et al.
    Top Institute Food and Nutrition, Wageningen, The Netherlands.
    De Lange, Jos
    University of Twente, The Netherlands.
    Wever, Renee
    Linköping University, Department of Management and Engineering, Machine Design. Linköping University, Faculty of Science & Engineering.
    Desired, Perceived, and Achieved Sustainability: Trade-Offs in Strategic and Operational Packaging Development2017In: Sustainability, ISSN 2071-1050, E-ISSN 2071-1050, Vol. 9, no 10, article id 1923Article in journal (Refereed)
    Abstract [en]

     The alignment of the strategic and the operational level of packaging development

    in relation to the integration of sustainability is not addressed extensively in current research.

    This paper aims to address this, by focusing on the decision-making interrelations of key actors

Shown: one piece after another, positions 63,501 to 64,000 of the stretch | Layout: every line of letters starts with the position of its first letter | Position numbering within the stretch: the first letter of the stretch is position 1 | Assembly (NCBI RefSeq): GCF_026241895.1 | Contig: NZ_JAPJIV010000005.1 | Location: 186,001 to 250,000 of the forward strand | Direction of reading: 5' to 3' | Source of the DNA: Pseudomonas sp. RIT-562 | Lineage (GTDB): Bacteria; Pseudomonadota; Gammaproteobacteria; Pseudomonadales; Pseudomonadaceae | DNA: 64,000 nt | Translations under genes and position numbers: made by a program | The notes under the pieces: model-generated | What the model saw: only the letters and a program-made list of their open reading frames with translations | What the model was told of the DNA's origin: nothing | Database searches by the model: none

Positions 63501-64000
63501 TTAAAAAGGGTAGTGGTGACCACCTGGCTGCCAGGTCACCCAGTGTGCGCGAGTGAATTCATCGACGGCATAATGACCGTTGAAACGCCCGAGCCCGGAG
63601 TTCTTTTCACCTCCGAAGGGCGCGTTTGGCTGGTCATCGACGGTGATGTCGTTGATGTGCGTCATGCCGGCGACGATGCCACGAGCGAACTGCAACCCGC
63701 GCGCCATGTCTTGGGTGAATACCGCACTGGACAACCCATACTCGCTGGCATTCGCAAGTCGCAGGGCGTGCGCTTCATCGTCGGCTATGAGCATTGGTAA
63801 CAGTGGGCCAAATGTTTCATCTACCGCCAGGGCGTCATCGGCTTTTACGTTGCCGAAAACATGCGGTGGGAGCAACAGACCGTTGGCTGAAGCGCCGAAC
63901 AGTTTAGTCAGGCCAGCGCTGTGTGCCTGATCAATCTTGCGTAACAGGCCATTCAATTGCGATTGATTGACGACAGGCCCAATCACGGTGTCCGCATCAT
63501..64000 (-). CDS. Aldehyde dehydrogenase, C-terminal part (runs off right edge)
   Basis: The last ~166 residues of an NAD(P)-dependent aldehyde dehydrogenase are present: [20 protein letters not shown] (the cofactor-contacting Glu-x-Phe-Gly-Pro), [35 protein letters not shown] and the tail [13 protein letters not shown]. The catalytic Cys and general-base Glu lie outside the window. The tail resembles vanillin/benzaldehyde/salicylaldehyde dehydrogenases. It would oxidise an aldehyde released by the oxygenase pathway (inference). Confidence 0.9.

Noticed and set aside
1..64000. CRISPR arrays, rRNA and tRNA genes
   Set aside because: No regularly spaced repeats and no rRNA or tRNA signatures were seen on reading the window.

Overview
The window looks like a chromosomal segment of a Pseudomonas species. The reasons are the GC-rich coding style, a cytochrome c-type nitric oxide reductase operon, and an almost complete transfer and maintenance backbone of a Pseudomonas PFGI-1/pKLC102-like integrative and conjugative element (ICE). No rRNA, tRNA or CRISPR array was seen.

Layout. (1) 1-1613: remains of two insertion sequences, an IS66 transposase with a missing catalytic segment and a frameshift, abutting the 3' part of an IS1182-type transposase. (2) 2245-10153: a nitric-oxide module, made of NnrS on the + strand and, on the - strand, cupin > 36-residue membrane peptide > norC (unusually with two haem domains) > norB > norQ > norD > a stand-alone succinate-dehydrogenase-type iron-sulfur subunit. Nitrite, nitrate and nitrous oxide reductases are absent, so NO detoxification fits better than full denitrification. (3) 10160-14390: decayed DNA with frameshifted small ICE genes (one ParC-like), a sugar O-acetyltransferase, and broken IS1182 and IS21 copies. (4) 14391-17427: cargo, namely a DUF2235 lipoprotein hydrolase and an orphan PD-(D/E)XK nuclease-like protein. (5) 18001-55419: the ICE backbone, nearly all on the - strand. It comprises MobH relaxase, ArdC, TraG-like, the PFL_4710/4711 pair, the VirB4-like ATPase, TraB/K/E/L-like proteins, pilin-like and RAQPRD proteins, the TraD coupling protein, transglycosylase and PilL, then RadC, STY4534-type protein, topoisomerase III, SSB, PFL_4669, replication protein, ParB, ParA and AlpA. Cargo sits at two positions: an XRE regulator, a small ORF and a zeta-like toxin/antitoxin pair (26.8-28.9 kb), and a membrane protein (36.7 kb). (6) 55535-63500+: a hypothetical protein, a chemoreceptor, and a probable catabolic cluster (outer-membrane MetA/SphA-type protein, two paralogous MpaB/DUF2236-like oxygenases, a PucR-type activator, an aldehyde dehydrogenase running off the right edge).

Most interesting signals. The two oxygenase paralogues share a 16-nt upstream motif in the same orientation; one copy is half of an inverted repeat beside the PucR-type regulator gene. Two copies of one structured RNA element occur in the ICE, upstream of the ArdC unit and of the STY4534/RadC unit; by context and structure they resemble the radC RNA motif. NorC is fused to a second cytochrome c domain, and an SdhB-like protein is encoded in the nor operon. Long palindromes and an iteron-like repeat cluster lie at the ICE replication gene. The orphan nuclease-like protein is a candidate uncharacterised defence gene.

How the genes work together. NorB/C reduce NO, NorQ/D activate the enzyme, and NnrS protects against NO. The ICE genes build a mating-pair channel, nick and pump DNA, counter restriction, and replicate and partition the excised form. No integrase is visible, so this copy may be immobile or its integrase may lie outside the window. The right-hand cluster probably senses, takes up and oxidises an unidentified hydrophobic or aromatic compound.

(marketing and packaging development) within multidisciplinary product-packaging development

    teams. The research is conducted by means of a qualitative approach, consisting of semi-structured

    interviews with individual packaging development team members, complemented with a newly

    developed visualization tool. The research builds upon eight cases within brand owners, packaging

    material suppliers and packaging development consultants. The main findings of the study

    include the decision-making trade-offs between sustainability considerations and other project

    indicators, such as costs, time-to-market and technical challenges. These trade-offs are linked to

    the strategic and operational roles of key actors, and to internal and external factors influencing